Andy Flower is not the only one deeply troubled by the persistent injuries and IPL commitments affecting his players, with Stuart Broad's fitness issues perhaps the greatest concern.

    The England paceman, and crucial all-round contributor to the side, continues to fight off the nagging calf strain which kept him out of the second Test against Sri Lanka; but that is just the latest injury set-back.

    Broad had a contract with Kings XI Punjab with the England management, understandably, left in the position of hoping he would not be ruled fit enough to fulfil. That proved to be the case.

    This is

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  • England’s series ratings in Sri Lanka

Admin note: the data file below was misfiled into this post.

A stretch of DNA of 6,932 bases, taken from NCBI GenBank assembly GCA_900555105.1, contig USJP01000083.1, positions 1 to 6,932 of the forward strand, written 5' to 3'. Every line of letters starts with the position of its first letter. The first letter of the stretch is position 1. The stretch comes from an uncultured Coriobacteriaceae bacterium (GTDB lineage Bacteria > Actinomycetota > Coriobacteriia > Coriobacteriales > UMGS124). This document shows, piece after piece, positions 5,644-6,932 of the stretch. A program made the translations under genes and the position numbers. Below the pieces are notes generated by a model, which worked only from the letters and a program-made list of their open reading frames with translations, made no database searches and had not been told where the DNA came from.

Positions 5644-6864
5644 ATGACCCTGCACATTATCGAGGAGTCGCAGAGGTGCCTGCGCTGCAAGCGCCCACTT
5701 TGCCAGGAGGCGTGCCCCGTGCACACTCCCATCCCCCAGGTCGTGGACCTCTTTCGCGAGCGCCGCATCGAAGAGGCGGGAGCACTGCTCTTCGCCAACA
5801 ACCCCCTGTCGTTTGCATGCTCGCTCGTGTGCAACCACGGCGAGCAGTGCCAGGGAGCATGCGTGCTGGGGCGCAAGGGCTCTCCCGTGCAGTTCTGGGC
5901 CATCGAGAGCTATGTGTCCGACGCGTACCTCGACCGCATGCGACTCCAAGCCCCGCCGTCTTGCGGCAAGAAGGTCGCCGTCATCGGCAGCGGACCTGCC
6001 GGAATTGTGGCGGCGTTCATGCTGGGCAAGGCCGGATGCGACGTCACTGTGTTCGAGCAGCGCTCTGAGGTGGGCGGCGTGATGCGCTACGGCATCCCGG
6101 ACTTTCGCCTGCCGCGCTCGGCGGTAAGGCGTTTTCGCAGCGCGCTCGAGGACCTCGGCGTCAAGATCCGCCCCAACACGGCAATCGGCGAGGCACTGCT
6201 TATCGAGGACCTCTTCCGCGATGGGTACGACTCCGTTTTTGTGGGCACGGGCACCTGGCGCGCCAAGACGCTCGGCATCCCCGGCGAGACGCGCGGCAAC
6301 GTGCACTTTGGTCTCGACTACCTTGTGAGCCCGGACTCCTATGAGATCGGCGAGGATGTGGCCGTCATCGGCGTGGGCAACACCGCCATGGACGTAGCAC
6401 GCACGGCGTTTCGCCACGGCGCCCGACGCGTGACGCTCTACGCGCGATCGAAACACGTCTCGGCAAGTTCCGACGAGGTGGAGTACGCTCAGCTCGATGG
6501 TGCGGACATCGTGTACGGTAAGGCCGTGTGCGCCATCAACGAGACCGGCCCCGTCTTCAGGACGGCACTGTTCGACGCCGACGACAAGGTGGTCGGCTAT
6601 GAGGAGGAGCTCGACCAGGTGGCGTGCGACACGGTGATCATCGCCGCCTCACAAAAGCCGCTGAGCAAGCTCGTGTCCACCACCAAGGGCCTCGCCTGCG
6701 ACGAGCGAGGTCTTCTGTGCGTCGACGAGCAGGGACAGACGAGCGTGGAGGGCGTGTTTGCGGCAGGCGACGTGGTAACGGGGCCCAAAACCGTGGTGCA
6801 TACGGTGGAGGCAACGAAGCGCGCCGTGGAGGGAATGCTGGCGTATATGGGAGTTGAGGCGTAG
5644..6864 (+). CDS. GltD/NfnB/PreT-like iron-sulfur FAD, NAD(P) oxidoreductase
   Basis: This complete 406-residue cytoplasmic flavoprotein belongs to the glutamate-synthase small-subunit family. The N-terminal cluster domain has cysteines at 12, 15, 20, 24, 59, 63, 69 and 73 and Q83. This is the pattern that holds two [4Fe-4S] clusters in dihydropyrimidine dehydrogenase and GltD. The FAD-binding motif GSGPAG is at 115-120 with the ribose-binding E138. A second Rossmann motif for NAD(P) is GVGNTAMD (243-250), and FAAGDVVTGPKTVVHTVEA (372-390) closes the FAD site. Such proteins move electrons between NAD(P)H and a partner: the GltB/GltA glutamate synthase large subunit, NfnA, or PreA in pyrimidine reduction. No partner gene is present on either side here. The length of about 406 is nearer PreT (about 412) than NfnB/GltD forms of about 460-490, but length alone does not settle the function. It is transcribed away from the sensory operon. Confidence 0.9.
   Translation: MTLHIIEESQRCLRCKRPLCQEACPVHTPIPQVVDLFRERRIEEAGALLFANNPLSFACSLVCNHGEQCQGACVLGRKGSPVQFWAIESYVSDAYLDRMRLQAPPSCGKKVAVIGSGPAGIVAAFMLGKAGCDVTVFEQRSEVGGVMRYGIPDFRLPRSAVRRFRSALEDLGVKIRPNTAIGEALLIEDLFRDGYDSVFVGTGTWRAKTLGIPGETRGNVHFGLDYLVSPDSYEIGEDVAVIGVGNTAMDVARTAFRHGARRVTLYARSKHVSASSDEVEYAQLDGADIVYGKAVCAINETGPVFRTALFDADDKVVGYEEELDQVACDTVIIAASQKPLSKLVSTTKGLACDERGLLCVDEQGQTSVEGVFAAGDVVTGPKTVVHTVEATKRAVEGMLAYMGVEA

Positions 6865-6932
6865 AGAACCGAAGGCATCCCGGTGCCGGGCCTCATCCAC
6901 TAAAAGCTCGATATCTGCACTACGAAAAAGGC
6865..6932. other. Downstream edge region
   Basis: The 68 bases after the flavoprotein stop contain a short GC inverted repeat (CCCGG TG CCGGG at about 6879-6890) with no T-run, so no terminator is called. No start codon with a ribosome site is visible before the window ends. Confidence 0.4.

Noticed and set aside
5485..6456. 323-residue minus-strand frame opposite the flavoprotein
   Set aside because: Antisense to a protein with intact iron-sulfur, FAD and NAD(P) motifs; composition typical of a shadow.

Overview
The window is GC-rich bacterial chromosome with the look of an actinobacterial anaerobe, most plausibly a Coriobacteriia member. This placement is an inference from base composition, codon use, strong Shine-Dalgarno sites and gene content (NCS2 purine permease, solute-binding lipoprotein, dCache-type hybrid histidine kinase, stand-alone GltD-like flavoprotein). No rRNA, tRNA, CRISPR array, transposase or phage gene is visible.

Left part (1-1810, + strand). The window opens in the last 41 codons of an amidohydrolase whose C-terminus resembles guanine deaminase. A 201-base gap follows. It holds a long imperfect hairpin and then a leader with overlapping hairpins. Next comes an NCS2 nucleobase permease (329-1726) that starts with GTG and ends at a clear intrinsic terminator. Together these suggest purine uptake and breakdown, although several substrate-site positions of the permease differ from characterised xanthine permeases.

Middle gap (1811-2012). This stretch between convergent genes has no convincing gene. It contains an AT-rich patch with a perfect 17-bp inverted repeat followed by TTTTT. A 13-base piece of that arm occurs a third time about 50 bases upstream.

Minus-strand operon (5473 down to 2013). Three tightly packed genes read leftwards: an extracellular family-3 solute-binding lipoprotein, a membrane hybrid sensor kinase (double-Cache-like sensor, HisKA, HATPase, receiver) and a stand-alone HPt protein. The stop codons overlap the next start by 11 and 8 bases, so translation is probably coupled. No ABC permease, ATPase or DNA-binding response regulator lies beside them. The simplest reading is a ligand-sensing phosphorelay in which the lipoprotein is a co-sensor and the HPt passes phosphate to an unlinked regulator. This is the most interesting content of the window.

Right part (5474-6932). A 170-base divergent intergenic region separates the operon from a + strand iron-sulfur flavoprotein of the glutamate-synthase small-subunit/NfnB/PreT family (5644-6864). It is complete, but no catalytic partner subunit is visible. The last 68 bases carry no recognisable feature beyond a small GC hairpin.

Make no mistake about it, England have endured a pretty dismal winter with a 3-0 series defeat against Pakistan in the UAE, and losing the first Test match in Sri Lanka at Galle.

    But Andy Flower's side retained their status at the top of the world Test rankings with a comprehensive eight-wicket victory in Colombo to level the series at 1-1 against Sri Lanka and end on a high.

    Excluding Bangladesh, this was only England's second Test victory on the subcontinent in the last 10 years. That is the scale of the achievement at the P Sara Oval.

    It was undoubtedly a very mixed two-match series for

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  • How can the DRS be improved?